Objectives: Solubility of Mg+2 is extremely low compared to that of Ca2+ especially in basic aqueous solutions. This hinders its use in cementitious systems and can require pore solution engineering (via e.g. complexing agents) to overcome in some systems. Terminology between scientific disciplines can be a problem. The WP aims to collect understanding in the literature relating to the transport and mobility of Mg in the MgO-based binder and compared with existing experimental work to improve the transport properties of Mg in these binders.

Expected results:

  • Review of relevant phenomena
  • Definition of common terminology. Further understanding about the driving forces to improve the transport of Mg in these binders

WP2: Rheology


Workability is one limiting point of the MgO-based binders. While the superplasticizers for PC-based cement are well developed, they seem to not be adequate for MgO-based binders. The basic of rheology of the different MgO-based binders and the effect of admixtures to enhance workability will be considered.

Expected results:

  • Definition of MgO-based binders behaviors and categories of classification based on the composition (composition of the binders, e.g. containing silicate, carbonates; particle size distribution, etc)
  • Bibliographic review

WP3: Reactivity/reaction rate/kinetics

Objectives: The batch variation is often seen in technical MgO and there is little information about the reactivity of Mg(OH)2 extracted from Mg-silicates. Hence, this WP will perform a survey about the reactivity of raw materials used to produce the MgO-based binder. In addition, the reaction kinetics and degree of many MgO-based binders (e.g., M-S-H ad HMC) are low and thus remain a challenging factor. Therefore, the work aims to suggest approaches to improve the reaction kinetics and degree in these binders based on the current understanding of these binders.

Expected results:

  • The reactivity of different MgO sources
  • Approaches to enhance the reaction kinetics and degree in the MgO-based binders

WP4: Stability/durability

Objectives: In MgO-CO2-H2O, all HMCs are metastable with regards to MgCO3 and brucite. Therefore, binders based on HMCs deal with high risks in the long-term durability. MOC and MOS binders are known with their poor water resistance; however, recently there are great advances to improve this shortcoming. Furthermore, there is little systematic understanding about the stability of M-S-H in different chemical environment. Therefore, the main focus in this WP will gain better understanding of the stability of different Mg-bearing phases in these MgO-based binders.

Expected results:

  • The systematic understanding about the stability of Mg-bearing phases in different MgO-based binders
  • Approaches to improve/control the durability of these binder
  • Survey about the thermodynamic databases for Mg-bearing phases

WP5: Microstructure

Objectives: Little is known on the microstructure and the porosity of the MgO based materials. Mg-bearing phases such M-S-H are described in literature as nano crystalline round particles while HMC form well-ramified matrix of large crystals, both types offer potential for good binding capacity. High compressive strengths (> 30 MPa) in MgO-based binders are usually explained by their mineralogical arrangement, the morphology of the phases and the microstructure of the matrices. The TC will review the existing experimental work on the characterization of the microstructure as data from e.g. MIP, back scattered SEM to see if the link between microstructure and compressive strength can be fully established.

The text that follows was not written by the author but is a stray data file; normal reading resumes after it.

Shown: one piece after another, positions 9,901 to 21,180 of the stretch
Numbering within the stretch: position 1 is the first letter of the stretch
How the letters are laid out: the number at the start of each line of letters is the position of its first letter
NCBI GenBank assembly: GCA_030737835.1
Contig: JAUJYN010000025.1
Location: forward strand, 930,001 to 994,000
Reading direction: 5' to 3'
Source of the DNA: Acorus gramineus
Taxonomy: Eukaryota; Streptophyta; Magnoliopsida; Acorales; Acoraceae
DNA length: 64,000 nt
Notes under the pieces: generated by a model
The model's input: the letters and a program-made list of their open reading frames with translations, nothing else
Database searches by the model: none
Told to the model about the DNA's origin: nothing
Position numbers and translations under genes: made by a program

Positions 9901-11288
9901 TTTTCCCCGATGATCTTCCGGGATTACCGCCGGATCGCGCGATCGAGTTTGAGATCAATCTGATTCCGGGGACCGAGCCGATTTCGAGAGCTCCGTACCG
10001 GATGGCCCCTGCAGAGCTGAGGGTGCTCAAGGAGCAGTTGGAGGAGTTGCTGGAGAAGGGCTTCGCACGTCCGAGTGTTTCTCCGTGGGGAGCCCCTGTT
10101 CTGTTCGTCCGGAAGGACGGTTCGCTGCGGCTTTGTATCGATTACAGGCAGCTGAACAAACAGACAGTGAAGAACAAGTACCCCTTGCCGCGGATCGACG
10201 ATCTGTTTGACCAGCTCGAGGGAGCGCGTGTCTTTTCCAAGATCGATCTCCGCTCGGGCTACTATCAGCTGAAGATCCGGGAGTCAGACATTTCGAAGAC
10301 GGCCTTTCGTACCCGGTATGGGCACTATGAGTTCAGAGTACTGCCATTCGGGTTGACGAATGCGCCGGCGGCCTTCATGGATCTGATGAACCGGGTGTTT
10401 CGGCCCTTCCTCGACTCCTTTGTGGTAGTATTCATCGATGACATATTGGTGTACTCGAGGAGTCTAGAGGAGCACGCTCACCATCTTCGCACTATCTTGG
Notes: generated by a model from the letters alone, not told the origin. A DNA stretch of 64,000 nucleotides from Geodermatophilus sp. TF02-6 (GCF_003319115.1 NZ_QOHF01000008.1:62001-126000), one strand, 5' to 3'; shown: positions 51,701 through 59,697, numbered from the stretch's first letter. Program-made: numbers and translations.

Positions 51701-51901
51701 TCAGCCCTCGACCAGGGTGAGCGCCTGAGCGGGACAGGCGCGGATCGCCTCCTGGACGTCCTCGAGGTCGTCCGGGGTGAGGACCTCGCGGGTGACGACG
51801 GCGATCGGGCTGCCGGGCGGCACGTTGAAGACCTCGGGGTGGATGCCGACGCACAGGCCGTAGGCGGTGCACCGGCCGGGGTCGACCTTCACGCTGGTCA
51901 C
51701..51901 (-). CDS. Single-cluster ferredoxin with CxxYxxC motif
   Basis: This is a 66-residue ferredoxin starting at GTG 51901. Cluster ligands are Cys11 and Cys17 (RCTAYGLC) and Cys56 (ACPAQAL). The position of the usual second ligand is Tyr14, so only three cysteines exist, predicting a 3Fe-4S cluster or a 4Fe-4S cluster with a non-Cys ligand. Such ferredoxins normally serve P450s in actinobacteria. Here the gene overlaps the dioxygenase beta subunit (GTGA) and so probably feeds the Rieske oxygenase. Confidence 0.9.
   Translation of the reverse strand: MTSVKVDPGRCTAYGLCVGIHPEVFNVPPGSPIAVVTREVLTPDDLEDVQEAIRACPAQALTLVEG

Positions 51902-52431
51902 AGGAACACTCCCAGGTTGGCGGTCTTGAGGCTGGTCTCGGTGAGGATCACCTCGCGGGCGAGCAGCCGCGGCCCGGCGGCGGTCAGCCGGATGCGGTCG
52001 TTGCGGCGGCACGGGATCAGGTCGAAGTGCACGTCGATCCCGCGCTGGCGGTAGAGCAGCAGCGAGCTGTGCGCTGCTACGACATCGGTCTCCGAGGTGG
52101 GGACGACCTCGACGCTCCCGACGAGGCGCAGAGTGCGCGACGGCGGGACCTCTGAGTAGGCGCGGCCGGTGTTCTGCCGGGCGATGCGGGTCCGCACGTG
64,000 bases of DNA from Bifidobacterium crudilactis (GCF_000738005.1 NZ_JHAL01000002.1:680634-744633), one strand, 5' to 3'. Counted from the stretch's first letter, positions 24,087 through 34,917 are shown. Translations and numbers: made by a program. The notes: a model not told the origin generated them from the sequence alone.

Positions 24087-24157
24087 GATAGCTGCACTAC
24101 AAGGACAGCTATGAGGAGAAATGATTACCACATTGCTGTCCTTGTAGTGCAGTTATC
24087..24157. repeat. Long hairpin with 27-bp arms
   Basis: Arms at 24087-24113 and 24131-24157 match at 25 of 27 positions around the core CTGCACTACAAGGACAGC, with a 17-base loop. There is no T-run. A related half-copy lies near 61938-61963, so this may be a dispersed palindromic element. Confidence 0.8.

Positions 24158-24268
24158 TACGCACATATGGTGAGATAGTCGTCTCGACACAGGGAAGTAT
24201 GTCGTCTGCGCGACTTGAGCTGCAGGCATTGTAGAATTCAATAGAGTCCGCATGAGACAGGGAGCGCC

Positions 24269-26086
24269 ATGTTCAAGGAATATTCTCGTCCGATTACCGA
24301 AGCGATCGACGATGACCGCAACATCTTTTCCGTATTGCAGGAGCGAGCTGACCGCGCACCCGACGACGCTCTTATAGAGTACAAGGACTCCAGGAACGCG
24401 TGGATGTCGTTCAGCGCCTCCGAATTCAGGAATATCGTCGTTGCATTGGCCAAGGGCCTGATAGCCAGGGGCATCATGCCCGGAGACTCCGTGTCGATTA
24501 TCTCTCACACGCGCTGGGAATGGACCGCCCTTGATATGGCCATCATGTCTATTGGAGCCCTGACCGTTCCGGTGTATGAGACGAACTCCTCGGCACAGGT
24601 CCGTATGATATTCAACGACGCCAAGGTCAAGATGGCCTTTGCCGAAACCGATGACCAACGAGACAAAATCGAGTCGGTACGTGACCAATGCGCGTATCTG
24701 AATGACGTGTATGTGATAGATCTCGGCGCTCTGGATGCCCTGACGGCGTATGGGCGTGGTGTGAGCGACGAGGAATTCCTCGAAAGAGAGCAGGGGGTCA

Expected results:

  • description of the microstructures depending on the MgO-based binders
  • link the existing compressive strength

Technical environment

The TC directly tackles fundamental phenomena in MgO-based binders which will enable further developments for these binders in the future. There was no previous RILEM TC serving in the same purpose. However, the TC will be well in-line with other active TCs such as CCC and MCP. Therefore, the proposed TC is expected to create synergies with other TCs via common laboratories techniques and cement characterization.

Expected achievements

The TC aims to

  • achieve improved knowledge related to magnesia-based binders
  • connect researchers working in the field of MgO in cement and concrete
  • harmonize definitions and terminology for the rapidly developing field of MgO-based binders.
  • publish TC output as a series of review articles in Materials and Structures.
  • provide research roadmap to initiate the applications of MgO-based binders in construction industry
  • initiate further TC on the MgO-based binders

The TC will organise:

  • One kickoff meeting at the early life of the TC to gather topical experts and give them the opportunity to present their work.
  • Towards the end of the life of the TC, the TC results will be presented in a seminar. The TC progress will be presented at various (RILEM) conferences.

Group of users

Academics, industrialists, and general public. Ph.D. students are welcome to be directly involved.

Specific use of the results

Climate change caused by the anthropogenic greenhouse gas emissions is perceived to be a major threat. The Intergovernmental Panel on Climate Change requires a reduction of emissions by 45% in the next decade. Building sector is responsible for roughly 40% of the global greenhouse gas emissions, of which cement is a major source. Thus, carbon capture and storage/utilization in concrete is a viable option to tackle the emission generated by the clinker process, where MgO-based binders offer a novel route. Potential uses for such binders include: cement substitution, carbonated aggregate production, special purpose concrete, CCU/S, brick production, plaster etc.